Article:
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Categories: Features

From parallel dimensions to Donald Trump. We count off our favourite fan theories from one of 2016’s most divisive films, Batman v Superman.


Whether you liked it, loathed it or didn’t even bother seeing it – there’s one thing that’s undeniable: Batman v Superman elicited a strong reaction from its audience. The beleaguered franchise behemoth quickly became a topic of anger among many critics and fans of the genre; raising debates about advertising, critical consensus and the state of mainstream filmmaking altogether.

As the so-called “Ultimate Edition” (or Director’s Cut) emerges on home video (perhaps even permanently replacing the theatrical cut) the film is being viewed in a more favourable light by a few critics. Certainly the extended version of the film solves several pacing issues and narrative plot-holes that left many reviewers irate and confused.

Rather than reviewing the film again (the fundamental tone and plot remain the same, if slightly more fleshed out) we thought it’d be fun to count off some of the best and most peculiar fan theories that have spawned around the film.


The Social Justice League


Kicking off with perhaps our favourite, we have the notion that the entire film is one big metaphor for the internet. With Superman representing an optimistic liberal idealism, and Batman representing a pessimistic conservative realism, the two characters, naturally, end up being in direct conflict.

The theme of duality goes hand-in-hand with stories containing the two, making it actually quite difficult to show them together in the same scene. With Superman and his gaudiness looking best in daylight and the shadowiness of Batman only really working when being shown at night.

But what makes this particular theory work is the inclusion of Jesse Eisenberg’s Lex Luthor. Certainly a very different take than previous film adaptations and most comics too.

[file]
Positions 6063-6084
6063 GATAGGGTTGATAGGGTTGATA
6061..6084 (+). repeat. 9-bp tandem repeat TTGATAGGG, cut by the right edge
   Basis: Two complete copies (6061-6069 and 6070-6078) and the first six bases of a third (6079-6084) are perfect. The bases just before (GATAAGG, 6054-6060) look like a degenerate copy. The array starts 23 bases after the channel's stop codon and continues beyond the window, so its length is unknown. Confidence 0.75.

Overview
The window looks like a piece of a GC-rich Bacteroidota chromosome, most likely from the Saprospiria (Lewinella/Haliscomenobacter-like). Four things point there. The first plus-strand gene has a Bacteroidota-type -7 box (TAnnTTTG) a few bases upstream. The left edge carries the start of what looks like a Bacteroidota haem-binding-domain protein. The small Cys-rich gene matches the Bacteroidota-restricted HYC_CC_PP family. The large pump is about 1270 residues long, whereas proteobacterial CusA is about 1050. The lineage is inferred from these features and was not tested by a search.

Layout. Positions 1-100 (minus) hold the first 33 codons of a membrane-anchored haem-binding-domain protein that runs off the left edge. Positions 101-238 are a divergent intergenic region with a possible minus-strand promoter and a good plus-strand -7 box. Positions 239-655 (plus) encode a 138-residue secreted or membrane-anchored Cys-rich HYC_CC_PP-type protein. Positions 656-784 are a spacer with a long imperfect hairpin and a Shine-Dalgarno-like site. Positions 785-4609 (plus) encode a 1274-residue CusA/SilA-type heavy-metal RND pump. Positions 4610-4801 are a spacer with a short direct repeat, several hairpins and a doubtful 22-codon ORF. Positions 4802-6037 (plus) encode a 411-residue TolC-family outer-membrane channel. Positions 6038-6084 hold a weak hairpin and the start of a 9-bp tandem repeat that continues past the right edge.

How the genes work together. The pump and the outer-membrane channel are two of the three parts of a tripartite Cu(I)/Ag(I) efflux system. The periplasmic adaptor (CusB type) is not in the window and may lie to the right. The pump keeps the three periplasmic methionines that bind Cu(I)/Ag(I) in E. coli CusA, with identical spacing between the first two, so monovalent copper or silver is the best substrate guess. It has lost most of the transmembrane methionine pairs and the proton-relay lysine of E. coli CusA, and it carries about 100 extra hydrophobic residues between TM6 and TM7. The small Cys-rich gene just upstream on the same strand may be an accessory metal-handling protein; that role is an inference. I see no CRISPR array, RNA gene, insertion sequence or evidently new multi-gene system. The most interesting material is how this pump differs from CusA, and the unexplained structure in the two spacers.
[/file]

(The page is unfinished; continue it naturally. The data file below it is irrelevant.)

If we were to break it down by social media standards, Superman is most definitely a Social Justice people’s champion, Batman an old-school right-wing reactionary, which makes Lex Luthor an uncanny example of a troll: someone using lies, and media manipulation, to deliberately pit two sides, who ultimately want the same thing, against each other as part of either some twisted personal joke or to prove something to themselves.

Similarities between Eisenberg’s casting and performance with that of his role as Mark Zuckerberg have not been lost on viewers, could he just be a metaphor for social media altogether?


Immigrant Jesus v Donald Trump

bvs protest

Batman and Superman aren’t the only thing at odds in the film. Director Zack Snyder creates a world within the film that can be defined by one word: division. Division by wealth, by class, by race, by gender and by geography. But there’s also the internal conflict of the characters themselves. Batman goes through his own story arc of a depressed, and angry, tycoon coming to terms with the idea that perhaps he is the aggressor, not the aggrieved.